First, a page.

Ch. 31 Alternating Current Circuits

piquantdistractedElectronics - Devices

Oct 5, 2013 (3 years and 8 months ago)

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Phasors and AC





(sec. 31.1)
Resistance and reactance



(sec. 31.2)
RLC series circuit




(sec. 31.3)
Power in AC circuits




(sec. 31.4)

Resonance in AC circuits



(sec. 31.5)

Transformers





(sec. 31.6)

Alternating Current Ch. 31

C 2012 J. F. Becker

Learning Goals

-

we will learn: ch 31


• How
phasors

make it easy to describe

sinusoidally varying quantities.

• How to
analyze RLC series circuits

driven

by a sinusoidal
emf
.

• What determines the amount of
power

flowing into or out of an AC circuit.

• How an RLC circuit responds to
emfs

of

different frequencies
.

Phasor diagram

--

projection of rotating vector

(phasor) onto the
horizontal

axis represents the
instantaneous

current.


Graphs (and
phasors
) of instantaneous
voltage

and
current

for a
resistor
.

i(t) = I cos
w
琠⡳潵牣攩


v
R
(t) = i(t) R


v
R
(t) = IR cos
w
t


where V
R

= IR is

the voltage amplitude.


V
R

= IR

Notation:


-
lower case letters
are time dependent
and

-
upper case letters
are constant.

For example,


i(t) is the time
dependent current
and

I is current
amplitude;

V
R

is the voltage
amplitude (= IR ).

Graphs of
instantaneous voltages

for RLC series circuit.
(The phasor diagram is much simpler.)

Graphs (and phasors) of instantaneous voltage and
current for an
inductor
.

i(t) = I cos
w
琠⡳潵牣攩

v
L
(t) = L di / dt

v
L
(t) = L d(I cos
w
琠⤯摴t
v
L
(t) =
-
I
w
䰠獩渠
w
t


v
L
(t) = +I
w
䰠捯猠L
w
琠⬠㤰
0
)

where V
L

= I
w
䰠⠽⁉X
L
)

is the voltage amplitude
and
f

㴠⬹=
0

is the

PHASE ANGLE


(angle between voltage
across and current
through the inductor).



X
L

=
w
L

E L I


V
L
L I

Graphs (and phasors) of instantaneous voltage and
current showing phase relation between
current

(
red
)
and
voltage

(
blue
).

Remember: “ELI the ICE man”

Crossover network in a speaker system.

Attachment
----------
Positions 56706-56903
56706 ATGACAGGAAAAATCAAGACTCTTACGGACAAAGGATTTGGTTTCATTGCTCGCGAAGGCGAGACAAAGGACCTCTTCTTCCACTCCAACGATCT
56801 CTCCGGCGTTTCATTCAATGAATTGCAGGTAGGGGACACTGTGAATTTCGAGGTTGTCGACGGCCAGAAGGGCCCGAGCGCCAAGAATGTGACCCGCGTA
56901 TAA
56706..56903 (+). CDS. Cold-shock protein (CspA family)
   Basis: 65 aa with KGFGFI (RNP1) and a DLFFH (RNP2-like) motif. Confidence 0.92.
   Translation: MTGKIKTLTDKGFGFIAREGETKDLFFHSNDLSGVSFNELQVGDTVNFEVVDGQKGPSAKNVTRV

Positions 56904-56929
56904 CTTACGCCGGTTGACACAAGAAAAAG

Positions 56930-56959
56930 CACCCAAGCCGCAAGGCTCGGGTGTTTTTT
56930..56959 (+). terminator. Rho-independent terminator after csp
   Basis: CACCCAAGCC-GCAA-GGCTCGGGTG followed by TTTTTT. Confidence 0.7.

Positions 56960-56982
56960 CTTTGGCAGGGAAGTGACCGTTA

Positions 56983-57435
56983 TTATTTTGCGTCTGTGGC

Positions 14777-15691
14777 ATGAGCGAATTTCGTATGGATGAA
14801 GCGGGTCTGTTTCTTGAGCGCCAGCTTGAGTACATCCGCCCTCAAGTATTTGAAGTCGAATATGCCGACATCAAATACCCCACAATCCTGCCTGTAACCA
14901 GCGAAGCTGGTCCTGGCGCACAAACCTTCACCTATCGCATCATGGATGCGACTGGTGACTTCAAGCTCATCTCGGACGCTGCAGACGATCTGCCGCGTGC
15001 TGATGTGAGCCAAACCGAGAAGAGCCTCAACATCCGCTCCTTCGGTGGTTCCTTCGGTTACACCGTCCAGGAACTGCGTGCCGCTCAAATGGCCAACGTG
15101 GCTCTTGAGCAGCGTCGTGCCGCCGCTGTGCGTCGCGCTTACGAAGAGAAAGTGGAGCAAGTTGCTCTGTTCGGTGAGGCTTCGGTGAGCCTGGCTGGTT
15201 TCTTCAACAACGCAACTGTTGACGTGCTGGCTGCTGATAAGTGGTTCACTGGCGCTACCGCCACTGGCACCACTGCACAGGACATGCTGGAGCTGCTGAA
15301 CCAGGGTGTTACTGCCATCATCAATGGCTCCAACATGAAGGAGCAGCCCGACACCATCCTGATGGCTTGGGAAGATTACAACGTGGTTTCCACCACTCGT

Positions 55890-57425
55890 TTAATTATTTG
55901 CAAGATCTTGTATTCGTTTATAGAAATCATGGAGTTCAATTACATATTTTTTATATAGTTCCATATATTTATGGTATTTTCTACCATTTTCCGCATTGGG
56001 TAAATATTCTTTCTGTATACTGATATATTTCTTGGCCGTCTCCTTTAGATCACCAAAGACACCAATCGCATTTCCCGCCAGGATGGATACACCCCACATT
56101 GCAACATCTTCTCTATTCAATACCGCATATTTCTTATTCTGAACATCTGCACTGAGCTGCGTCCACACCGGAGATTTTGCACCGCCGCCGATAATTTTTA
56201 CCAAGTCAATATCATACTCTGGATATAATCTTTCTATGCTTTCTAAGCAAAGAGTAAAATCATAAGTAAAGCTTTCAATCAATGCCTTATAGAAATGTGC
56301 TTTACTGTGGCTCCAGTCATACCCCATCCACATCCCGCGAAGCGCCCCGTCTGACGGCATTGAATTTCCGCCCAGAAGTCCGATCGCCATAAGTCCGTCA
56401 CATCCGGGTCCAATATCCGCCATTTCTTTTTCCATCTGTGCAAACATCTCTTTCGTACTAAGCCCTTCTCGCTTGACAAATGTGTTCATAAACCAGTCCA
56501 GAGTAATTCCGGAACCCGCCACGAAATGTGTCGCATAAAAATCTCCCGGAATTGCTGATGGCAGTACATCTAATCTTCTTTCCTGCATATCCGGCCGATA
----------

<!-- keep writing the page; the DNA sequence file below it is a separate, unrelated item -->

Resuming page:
Capacitive reactance: X
C

=1/
w
C

Inductive reactance: X
L

=
w
L

Phasor diagrams for series RLC circuit

(b) X
L

> X
C

and (c) X
L

< X
C
.

Graphs of
instantaneous voltages

for RLC series circuit.
(The phasor diagram is much simpler.)

Graphs of
instantaneous

voltage, current, and power for an R,
L, C, and an RLC circuit.
Average power for an arbitrary
AC circuit is 0.5
VI

cos

f



牭r


牭猠捯猠
f
.

The
average power

is half the product of
I

and the
component of
V

in phase with it.


Instantaneous

current and voltage:

Average power

depends on current
and voltage
amplitudes AND
the phase angle
f
:


Graph of current amplitude I
vs

source frequency
w


for a series RLC circuit


with various values of circuit resistance.

The resonance
frequency is at

w

= 1000 rad / sec

(
where the current
is at its maximum
)

AMPLITUDE MODULATION (AM) of CARRIER WAVE

resonance frequency (fo)

Electric field
amplitude

AM modulated

Electric field
amplitude

FREQUENCY MODULATION (AM) of CARRIER WAVE

resonance frequency (fo)

Electric field
amplitude

FM modulated

Electric field
amplitude

A radio tuning circuit at resonance. The circles denote
rms current and voltages.

Transformer: AC
source is V
1

and secondary provides a
voltage V
2

to a device with resistance R.

TRANSFORMERS

can step
-
up AC
voltages or step
-
down AC voltages.

e
2
/
e
1

= N
2
/N
1

V
1
I
1

= V
2
I
1

F
B

=

F
B

e

=

-

d
F
B
/ dt

(a) Primary P and secondary S windings in a transformer.
(b) Eddy currents in the iron core shown in the cross
-

section AA. (c) Using a laminated core reduces the
eddy currents.

Figure 32.2b

Large step
-
down
transformers

at power stations are
immersed in tanks of oil for insulation and cooling.

Figure 31.22

Figure 31.23

A full
-
wave diode rectifier circuit. (LAB)

A mathematical model of Earth's

magnetic field near the core.

(Courtesy: Gary Glatzmaier)

See
www.physics.sjsu.edu/becker/physics51


Review

C 2012 J. F. Becker

PREPARATION FOR FINAL EXAM

At a minimum the following should be reviewed:


Gauss's Law
-

calculation of the magnitude of the electric field caused by
continuous distributions of charge starting with Gauss's Law and completing all the
steps including evaluation of the integrals.


Ampere's Law

-

calculation of the magnitude of the magnetic field caused by
electric currents using Ampere's Law (all steps including evaluation of the integrals).


Faraday's Law and Lenz's Law

-

calculation of induced voltage and current,
including the direction of the induced current.


Calculation of integrals

to obtain values of electric field, electric potential, and
magnetic field caused by continuous distributions of electric charge and current
configurations (includes the Law of Biot and Savart for magnetic fields).


Maxwell's equations

-

Maxwell's contribution and significance.


DC circuits

-

Ohm's Law, Kirchhoff's Rules, series
-
parallel combinations, power.


Series RLC circuits

-

phasors, phase angle, current, power factor, average power.


Vectors

-

as used throughout the entire course.